Closing down the American prison at Guantánamo Bay is proving more difficult than initially anticipated, but so far the success has been mixed for the Obama Administration, with both disappointments and victories for the plan in the past week alone. The latest of blows to the White House’s efforts to move detainees from Guantánamo came this week when the Canadian government flatly rejected calls to take 17 Uighurs, Chinese Muslims, cleared for release from the prison. Kory Teneycke, spokesman for Prime Minister Stephen Harper, told the Associated Free Press that “Canada is not looking to take any detainees from Guantánamo…In the case of the Uighurs and other Guantanamo Bay detainees Canada has no interest.” The lack of interest in taking in detainees has proven troublesome for the Obama Administration. The Uighur case is widely considered a mess inherited by the new President but with seemingly few prospects for a quick solution. Indeed, American lawmakers have likely made a solution seem even farther away. Mark Kersten reports.
Canada has refused a request from the Obama administration to take 17 Chinese Muslims called Uighurs cleared for release from the U.S. military prison in Guantanamo Bay. A spokesperson for Prime Minister Harper says they have no connection to Canada and there are security concerns. Authorities claim that Uighurs detained at Guantanamo were fighting with the Taliban in Afghanistan and Pakistan.
The Uighurs fear persecution if they are sent back to China. Their quest to settle in Canada is complicated by the case of Omar Khadr, a 22-year-old Canadian who has been detained in Guantanamo since 2002 on accusations of lobbing a grenade that killed a U.S. soldier during a battle between al-Qaeda fighters and U.S. forces in Afghanistan.
From his home in Austin, Teas, Shahed Amanullah runs six popular websites that explore topics of interest to Muslims – with two more expected to launch shortly. Amanullah’s mini-internet empire include a website that reviews restaurants that meet Islamic dietary restrictions, another that reviews mosques, and one that explores gender issues – but his highest-profile website is “alt.muslim.com” – a forum for Muslims and non-Muslims to explore contemporary, often controversial topics as they intersect with Islam. These topics include terrorism, politics, culture, and comedy. The Washington Post interviews Shahed Amanullah on his reasons for creating these communities, the changing perception of Muslim Americans post 9/11 and moving into the Obama administration. “My job isn’t to convince people that Muslims are perfect. My job is to convince people that Muslims are human,” he says.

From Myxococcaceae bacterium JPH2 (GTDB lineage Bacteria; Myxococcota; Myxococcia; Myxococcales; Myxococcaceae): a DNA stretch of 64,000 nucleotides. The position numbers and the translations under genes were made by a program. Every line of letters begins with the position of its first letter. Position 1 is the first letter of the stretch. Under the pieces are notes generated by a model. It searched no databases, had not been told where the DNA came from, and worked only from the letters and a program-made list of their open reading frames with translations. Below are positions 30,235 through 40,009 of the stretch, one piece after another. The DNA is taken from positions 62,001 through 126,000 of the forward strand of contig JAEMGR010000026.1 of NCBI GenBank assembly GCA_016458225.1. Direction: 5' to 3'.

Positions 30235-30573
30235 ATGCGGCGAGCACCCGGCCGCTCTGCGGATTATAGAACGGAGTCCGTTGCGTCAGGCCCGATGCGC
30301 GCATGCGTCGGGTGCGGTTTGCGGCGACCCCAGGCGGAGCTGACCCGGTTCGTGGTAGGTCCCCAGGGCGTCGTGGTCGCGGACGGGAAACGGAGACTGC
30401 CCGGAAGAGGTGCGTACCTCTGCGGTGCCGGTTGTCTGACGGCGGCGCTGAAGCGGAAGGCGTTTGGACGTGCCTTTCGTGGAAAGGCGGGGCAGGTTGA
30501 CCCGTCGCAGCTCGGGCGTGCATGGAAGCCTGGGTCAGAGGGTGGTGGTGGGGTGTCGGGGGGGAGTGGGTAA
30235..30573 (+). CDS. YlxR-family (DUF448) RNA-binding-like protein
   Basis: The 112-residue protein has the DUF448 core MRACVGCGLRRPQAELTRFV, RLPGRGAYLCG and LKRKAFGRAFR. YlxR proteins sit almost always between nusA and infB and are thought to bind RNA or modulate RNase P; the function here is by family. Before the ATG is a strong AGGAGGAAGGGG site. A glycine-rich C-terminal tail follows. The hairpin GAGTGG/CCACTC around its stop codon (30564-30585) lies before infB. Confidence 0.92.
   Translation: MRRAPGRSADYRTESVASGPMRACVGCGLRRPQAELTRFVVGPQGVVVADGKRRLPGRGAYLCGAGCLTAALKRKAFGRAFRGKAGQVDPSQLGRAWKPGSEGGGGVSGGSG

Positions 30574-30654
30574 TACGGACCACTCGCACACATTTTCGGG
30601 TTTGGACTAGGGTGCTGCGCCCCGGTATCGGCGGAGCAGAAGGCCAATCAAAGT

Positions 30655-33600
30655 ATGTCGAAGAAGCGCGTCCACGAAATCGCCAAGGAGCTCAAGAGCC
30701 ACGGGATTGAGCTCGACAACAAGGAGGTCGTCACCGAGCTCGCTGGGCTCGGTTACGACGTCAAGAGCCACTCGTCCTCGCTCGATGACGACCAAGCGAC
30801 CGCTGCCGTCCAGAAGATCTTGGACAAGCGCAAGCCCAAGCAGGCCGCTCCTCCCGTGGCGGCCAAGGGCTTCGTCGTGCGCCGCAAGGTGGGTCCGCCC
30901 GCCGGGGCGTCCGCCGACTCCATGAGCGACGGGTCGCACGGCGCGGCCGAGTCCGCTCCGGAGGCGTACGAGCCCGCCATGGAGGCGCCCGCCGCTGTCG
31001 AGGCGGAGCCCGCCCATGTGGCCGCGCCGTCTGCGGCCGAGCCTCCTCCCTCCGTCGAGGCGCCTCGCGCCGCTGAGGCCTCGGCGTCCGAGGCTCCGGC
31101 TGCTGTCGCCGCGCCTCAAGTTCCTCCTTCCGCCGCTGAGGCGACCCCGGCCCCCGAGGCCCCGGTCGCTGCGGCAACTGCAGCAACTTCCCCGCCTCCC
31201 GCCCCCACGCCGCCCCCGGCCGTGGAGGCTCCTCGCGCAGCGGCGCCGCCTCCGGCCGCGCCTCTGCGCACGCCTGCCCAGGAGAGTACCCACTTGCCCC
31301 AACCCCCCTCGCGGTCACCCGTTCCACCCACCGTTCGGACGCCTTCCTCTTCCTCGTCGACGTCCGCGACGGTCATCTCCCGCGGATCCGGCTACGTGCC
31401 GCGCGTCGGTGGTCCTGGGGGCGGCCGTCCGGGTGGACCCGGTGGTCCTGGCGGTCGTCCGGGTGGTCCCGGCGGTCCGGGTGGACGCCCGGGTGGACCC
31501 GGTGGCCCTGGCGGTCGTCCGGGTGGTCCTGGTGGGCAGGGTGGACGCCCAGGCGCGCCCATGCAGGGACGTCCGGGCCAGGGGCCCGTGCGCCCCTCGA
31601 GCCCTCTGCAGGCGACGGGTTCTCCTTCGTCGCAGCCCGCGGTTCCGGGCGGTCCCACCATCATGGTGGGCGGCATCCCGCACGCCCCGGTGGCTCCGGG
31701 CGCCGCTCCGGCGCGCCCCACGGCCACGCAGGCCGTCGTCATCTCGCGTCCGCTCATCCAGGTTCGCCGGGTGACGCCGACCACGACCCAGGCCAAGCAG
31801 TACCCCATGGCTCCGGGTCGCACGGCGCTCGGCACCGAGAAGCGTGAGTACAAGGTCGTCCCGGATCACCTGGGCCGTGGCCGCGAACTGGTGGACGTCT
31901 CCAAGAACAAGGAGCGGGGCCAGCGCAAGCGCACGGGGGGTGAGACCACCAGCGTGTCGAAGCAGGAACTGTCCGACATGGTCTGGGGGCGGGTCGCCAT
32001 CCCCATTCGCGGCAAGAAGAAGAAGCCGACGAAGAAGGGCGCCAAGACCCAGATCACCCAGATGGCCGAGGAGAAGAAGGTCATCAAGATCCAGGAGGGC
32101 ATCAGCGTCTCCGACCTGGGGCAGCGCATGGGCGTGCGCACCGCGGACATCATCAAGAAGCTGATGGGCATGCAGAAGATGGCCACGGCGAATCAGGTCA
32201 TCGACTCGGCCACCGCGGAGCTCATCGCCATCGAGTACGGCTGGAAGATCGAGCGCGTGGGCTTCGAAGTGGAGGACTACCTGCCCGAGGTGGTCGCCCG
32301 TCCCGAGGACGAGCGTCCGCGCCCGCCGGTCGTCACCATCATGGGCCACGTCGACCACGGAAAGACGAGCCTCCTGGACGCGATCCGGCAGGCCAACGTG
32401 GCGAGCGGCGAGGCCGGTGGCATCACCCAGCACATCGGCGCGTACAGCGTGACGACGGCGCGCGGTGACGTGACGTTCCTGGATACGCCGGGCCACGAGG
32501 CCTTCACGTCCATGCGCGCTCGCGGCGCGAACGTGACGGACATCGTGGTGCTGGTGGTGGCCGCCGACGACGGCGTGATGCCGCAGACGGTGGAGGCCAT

Dalia Mogahed, a senior executive director of the Gallup Center for Muslim Studies, was appointed to Obama’s Advisory Council on Faith-Based and Neighborhood Partnerships. The selection by Mogahed is viewed by many Muslims in the US and many in the Middle East as a step by the Obama Administration to move beyond the stereotypes and prejudices that they believe have been cast upon Muslims since September 11, 2008. The move to appoint a hijab-wearing Muslim woman is also seen as step to improve relations with Islam, which many Muslims see has badly damaged during the Bush administration.
Spain announced last Tuesday that it was ready to help the United States in reaching out to Muslim countries that President Barack Obama announced in his speech to the Turkish parliament. “The United States knows that Spain has the ability, influence, understanding and experience (in the Muslim countries) and, therefore, we’re going to work in that regard,” Spanish Foreign Minister Miguel Angel Moratinos.
The strengthening of Spanish-Muslim ties was one of the major issues discussed by President Obama and Spanish Prime Minister Zapatero. “I think that the Obama administration’s focus on international relations – supporting multilateralism, dialogue and respect for others and intelligent diplomacy – fully coincides with the Alliance of Civilizations,” said Spanish Foreign Minister Miguel Angel Moratinos.